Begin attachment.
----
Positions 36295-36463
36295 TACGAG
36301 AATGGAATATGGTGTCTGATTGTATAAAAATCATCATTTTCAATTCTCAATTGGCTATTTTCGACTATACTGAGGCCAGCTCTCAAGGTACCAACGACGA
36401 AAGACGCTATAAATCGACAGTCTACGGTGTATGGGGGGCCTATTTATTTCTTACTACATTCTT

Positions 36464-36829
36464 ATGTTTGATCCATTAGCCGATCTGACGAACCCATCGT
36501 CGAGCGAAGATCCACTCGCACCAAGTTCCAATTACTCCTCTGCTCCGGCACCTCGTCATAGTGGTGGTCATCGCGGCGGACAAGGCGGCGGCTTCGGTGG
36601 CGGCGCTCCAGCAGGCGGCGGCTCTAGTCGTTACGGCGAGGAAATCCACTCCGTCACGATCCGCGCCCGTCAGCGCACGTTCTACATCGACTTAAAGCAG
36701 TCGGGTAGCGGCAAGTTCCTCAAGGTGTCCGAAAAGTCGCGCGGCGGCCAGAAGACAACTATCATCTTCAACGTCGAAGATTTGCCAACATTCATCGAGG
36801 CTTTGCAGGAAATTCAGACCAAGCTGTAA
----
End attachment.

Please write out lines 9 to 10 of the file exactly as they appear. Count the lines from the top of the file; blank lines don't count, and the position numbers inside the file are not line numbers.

36701 TCGGGTAGCGGCAAGTTCCTCAAGGTGTCCGAAAAGTCGCGCGGCGGCCAGAAGACAACTATCATCTTCAACGTCGAAGATTTGCCAACATTCATCGAGG
36801 CTTTGCAGGAAATTCAGACCAAGCTGTAA